Well kidlings, it's time for another round of "You Can't Make Up This Stuff," the game based on my brother Big Rob's theory that reality is stranger than any fiction. Usually we begin with an item from Rob's stomping grounds of Flint, but this time around we'll report on something about the entire state of Michigan. 


The good news is we're number one. The bad news is we're number one. “Each American produces a whopping 1,700 pounds of waste every year, making the United States the world’s most wasteful country. Michigan leads the trash-per-capita list, with Indiana, Pennsylvania, Illinois, and Ohio rounding out the top five spots.”


Why is this? “The availability of cheap landfill space in Michigan attracts trucked-in garbage from out of state and even from Canada. That’s because, under the Commerce Clause of the U.S. Constitution, waste is considered a commodity, and states and counties cannot restrict its import or export from other states or even other countries.” To see a graphic map of the tons of waste in landfills in each state, go to:


Speaking of graphic maps, did you know there are places in this country where humans are not the main occupants? There's an interesting collection at: Here you'll see the counties in America where there are more livestock residents than people. The maps cover cows, pigs, turkeys, chickens, goats, and sheep. This is one of those “you have to see it to believe it” deals. 


If you are reading this around noon, you may be getting a bit testy. There is a reason for this. “That growing rage you feel the later you put off lunch hour, what has become known as being 'hangry,' isn't just in your head.  Scientists found that feeling hungry is associated with greater anger, irritability, and lower levels of pleasure." If you are hangry, scientists suggest a solution – you should eat. (


To assuage your hangriness, perhaps a Michigan hot dog might be in order. If you want to see a road sign dedicated to this delicacy, however, you'll have to travel to Plattsburgh, New York. “This North Country specialty is so doggone important here that town officials declared July as Michigan Month. They have even erected a sign commemorating the Michigan hot dog.”

Plattsburgh's version of a “Michigan” is closer to a Flint dog than a Detroit dog. “It’s a steamed hot dog covered in a meat sauce and topped with chopped raw onions and a stripe or two of yellow mustard. The sauce is thicker than most meat sauces but not as thick as chili.” (


If you're standing outside while eating your Michigan hot dog, you might want to keep an eye on the sky. “As countries and private companies ramp up space exploration, the issue of where and how abandoned rockets re-enter Earth is becoming more significant. Over the next decade, if current practices of uncontrolled rocket re-entries continue, there is a roughly ten percent chance that one or more casualties will occur. Approximately sixty percent of all space launches result in a rocket body being abandoned in orbit.” (


Here on earth, our transportation could get more costly in the future. Those comforts you now enjoy as standard equipment (like heated seats) could come only with a subscription. BMW is testing this concept in South Korea. “We've been warned about how subscriptions could become the automotive equivalent of a video game's downloadable content, and we're beginning to see more examples.”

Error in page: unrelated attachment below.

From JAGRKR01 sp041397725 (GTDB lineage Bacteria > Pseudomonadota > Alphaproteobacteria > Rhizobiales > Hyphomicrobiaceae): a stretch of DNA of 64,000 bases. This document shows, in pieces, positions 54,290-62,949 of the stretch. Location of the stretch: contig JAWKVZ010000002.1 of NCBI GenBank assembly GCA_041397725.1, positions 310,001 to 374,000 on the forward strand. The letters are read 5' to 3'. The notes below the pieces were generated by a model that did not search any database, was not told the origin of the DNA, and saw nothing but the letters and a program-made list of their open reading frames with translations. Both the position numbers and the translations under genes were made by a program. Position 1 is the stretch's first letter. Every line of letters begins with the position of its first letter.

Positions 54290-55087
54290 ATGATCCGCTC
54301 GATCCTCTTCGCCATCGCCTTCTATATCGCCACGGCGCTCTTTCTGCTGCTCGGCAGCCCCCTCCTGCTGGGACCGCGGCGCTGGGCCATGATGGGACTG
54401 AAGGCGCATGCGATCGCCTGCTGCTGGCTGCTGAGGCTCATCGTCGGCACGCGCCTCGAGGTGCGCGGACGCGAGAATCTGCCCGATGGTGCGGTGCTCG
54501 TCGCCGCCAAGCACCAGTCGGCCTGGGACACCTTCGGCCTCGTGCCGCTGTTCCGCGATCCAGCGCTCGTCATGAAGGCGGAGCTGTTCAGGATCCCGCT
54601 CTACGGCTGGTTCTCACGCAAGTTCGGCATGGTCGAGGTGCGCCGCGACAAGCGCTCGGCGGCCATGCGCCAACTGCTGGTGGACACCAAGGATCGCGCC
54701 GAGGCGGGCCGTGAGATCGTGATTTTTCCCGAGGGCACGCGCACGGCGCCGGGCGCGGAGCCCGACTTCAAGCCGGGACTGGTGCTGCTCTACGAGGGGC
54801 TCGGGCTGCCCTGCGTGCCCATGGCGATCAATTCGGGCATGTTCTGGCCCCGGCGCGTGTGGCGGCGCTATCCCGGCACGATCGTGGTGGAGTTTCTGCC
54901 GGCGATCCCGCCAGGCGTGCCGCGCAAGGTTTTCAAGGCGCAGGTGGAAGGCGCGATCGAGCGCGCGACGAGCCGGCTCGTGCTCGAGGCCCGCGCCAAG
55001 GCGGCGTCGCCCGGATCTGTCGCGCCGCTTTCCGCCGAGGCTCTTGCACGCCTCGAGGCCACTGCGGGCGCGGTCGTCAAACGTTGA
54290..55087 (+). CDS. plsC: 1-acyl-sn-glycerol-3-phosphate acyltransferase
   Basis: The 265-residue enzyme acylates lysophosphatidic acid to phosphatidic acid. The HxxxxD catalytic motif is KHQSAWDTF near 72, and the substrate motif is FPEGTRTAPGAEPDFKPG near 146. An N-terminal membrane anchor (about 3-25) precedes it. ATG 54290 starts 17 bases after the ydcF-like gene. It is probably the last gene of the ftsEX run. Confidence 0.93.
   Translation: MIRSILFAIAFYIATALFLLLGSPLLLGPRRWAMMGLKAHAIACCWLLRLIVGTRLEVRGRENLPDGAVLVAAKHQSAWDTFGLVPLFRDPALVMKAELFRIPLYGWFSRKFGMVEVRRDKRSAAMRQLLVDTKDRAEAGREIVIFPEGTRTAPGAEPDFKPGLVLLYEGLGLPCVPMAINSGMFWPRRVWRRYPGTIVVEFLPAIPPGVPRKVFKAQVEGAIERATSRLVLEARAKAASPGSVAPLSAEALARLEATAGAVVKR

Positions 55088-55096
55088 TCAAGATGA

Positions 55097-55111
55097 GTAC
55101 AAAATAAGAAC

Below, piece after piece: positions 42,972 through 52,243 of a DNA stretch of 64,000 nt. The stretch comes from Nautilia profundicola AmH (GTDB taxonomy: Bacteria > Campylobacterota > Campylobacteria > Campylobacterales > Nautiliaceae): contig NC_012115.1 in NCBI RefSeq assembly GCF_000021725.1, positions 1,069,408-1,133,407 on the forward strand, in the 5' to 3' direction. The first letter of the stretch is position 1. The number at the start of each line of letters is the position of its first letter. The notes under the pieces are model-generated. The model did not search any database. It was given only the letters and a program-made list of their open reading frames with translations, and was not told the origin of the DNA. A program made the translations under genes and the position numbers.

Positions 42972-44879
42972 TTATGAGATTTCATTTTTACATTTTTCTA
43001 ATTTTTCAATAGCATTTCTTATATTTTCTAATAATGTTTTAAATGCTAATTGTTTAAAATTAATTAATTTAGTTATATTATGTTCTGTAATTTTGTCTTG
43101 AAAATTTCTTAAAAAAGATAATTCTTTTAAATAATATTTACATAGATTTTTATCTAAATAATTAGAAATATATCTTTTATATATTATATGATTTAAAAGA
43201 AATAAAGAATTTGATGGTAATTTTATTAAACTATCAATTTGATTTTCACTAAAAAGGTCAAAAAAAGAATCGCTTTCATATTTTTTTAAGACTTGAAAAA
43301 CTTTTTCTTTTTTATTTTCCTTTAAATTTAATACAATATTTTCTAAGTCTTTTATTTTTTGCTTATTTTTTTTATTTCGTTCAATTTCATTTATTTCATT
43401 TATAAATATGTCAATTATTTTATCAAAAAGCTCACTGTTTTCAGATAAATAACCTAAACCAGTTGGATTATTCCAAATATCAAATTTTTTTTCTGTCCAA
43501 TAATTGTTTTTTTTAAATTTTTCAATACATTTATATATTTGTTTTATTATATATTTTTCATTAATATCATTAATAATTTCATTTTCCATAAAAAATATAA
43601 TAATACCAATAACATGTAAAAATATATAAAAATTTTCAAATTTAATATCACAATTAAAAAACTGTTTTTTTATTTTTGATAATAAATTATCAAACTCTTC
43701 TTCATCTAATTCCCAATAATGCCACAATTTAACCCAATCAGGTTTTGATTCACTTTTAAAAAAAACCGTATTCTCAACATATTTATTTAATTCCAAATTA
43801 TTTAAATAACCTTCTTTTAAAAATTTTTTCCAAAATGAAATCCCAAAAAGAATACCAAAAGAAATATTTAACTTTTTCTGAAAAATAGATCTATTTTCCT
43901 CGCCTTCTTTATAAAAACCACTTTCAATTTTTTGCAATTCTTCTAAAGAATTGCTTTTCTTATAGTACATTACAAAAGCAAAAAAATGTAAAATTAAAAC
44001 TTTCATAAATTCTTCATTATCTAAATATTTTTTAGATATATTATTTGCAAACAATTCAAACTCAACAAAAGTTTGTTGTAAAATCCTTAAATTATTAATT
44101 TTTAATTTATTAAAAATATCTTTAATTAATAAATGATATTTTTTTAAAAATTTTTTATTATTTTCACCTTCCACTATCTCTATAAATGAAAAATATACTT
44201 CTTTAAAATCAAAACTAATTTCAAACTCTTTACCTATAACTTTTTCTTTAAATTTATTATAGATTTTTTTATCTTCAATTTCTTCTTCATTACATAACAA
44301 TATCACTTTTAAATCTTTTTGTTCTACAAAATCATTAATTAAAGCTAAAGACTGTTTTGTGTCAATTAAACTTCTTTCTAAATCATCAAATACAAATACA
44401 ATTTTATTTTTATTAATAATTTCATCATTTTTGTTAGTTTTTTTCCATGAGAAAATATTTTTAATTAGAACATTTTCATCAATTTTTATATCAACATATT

How much? Heated seats are $18 per month. A heating steering wheel adds another $10 a month. You get the gist, right? 

“If you're wondering about the potential of in-car subscriptions from a business perspective, (experts) estimate it'll make a whopping $23 billion a year by the end of this decade.” Could there come a time when you no longer use your horn because every honk costs a buck? (


Well, all those sophisticated automotive electronics depend on a simple element. “Right now, 3,200 feet below ground, explosives are blasting apart billion-year-old rock that, eventually, is going to wind up in an electric vehicle.”

That essential item is nickel. But here's the kicker. “Ore from two large deposits under the Yellow Dog Plains near Marquette accounts for one-hundred percent of the domestic nickel supply in the United States. It is the only place in the U.S. where nickel is produced.”


There is a fly in the ointment, however. “Eagle Mine is closer to the end of its life than the beginning. Unless more ore is found, the mine will close in about four years.” This situation creates an obvious question. Then what? (


Finally, summer is a time for vacations. After a long day at work do you enjoy unwinding in a comfy chair with a cool beverage in hand? If so, be glad you are not in Japan where overwork is the norm. “Japan’s strict office culture, (is where) nearly one quarter of companies require employees to work more than eighty hours of overtime each month, often without extra pay. Sleepiness on the job is so rampant that Japan has a special word for these workers — inemuri.” 


But “help” is on the way! “Two Japanese companies that have unveiled a 'nap box' designed to encourage a healthier office culture for white-collar workers. The device, which resembles a sleek water heater, will support occupants’ heads, knees and rears so that they will not fall over. The nap box user will sleep in the pod like a flamingo, standing upright.” (


You know, I may be an old fuddy duddy on this one. Trying to sleep like a flamingo in a water heater just does not enter into my thought process when I think of  relaxation techniques. 


Jim Neff is a local columnist. Read Neff Zone columns online at and